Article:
Penelope Vs. Ulysses or Art Vs. Commerce In The Space Age
andy7 | Los Angeles, CA United States | 03/17/2002
(5 out of 5 stars)
"One of Brigitte Bardot's few high brow films is an amazing modern Space Age parable of the Homer's "Odyssey" in which innocuous writer Michel Piccoli allows sleazy creep producer Jack Palance (his best film, hands down) have his way with wife BB...she feels nothing but contempt for Piccoli for his apathy... I'm with her...the screenplay to the proposed film is supposed to be about the death of romance between Ulysses and Penelope in Homer's "Odyssey", but life imitates art when the romance between BB and Piccoli rots away due to Piccoli's wimpy attitude toward Palance's lecherous advances towards his wife...then again, Palance clearly reperesents commerce......
This is a superior film to "Breathless", IMHO, .. the film is total eye candy, if not due to the awesome BB, then by the gorgeous locations...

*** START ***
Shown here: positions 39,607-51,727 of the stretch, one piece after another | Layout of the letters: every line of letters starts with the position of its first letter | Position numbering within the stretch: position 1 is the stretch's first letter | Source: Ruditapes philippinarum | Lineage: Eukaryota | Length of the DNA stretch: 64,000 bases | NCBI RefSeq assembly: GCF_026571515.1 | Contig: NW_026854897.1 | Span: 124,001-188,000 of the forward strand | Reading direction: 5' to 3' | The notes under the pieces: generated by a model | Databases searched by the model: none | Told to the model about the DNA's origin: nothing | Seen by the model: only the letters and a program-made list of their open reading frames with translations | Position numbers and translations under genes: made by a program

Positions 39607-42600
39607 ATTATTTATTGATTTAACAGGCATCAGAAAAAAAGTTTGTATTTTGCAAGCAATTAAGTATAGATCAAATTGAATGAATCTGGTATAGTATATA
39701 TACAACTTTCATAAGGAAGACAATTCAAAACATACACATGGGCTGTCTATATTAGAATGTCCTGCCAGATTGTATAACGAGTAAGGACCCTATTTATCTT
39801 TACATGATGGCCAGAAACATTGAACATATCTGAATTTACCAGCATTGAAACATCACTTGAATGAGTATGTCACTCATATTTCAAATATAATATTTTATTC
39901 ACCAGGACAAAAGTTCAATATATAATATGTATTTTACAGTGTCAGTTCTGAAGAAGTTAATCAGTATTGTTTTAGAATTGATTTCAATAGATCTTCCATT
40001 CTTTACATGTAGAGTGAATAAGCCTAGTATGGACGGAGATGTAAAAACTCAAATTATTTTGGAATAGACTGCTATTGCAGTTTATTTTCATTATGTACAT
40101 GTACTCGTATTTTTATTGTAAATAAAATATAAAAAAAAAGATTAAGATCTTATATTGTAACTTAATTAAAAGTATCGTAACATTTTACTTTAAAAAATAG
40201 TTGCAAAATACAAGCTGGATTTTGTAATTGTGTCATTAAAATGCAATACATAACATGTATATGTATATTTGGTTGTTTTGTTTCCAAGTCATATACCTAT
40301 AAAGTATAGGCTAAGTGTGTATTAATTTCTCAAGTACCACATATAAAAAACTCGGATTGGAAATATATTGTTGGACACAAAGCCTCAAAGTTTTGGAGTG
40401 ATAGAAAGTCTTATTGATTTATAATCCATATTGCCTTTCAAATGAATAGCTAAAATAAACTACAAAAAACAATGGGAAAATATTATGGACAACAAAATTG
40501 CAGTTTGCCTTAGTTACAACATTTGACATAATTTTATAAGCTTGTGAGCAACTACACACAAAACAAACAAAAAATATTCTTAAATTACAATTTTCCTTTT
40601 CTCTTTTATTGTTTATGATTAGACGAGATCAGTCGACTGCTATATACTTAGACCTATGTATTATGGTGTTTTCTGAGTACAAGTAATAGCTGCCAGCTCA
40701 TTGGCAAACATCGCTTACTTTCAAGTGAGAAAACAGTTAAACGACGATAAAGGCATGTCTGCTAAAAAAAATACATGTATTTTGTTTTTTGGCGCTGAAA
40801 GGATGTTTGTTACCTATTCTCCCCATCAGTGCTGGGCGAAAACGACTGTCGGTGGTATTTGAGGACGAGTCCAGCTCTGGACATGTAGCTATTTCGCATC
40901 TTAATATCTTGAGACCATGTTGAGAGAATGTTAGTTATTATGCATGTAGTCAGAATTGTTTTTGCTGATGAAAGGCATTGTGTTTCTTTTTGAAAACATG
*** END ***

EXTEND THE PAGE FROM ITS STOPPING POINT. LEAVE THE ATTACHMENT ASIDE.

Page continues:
Godard really deserves more credit, he's a consummate filmmaker......Breathless, Alphaville, First Name Carmen, Band of Outsiders..."
M. Bishop | Rio de Janeiro | 12/11/2002
(5 out of 5 stars)
"No one has captured the end of a relationship on film better than Godard in Contempt. In between the excrutiatingly accurate scenes between Piccoli and Bardot are musings on the nature of cinema, Homer's Odyssey, Godardian polemics and a practical treatise on the use of color in film by Raoul Coutard. And those tracking shots of Godard! This is a terrific DVD - the image and color are superb, sound crystal clear. Another great presentation from the Criterion Collection. But what I really appreciated was that on the disc's menu screen there was a full rendition of George Delerue's magnificent main theme, easily one of the most beautiful motif's ever written for film. Worth the price of the DVD for that alone."
Totally, Tenderly, Tragically
Andrea Choe | Los Angeles, CA | 09/27/2004
(5 out of 5 stars)
Camille: "Then you love me totally."
Paul: "I love you totally, tenderly, tragically."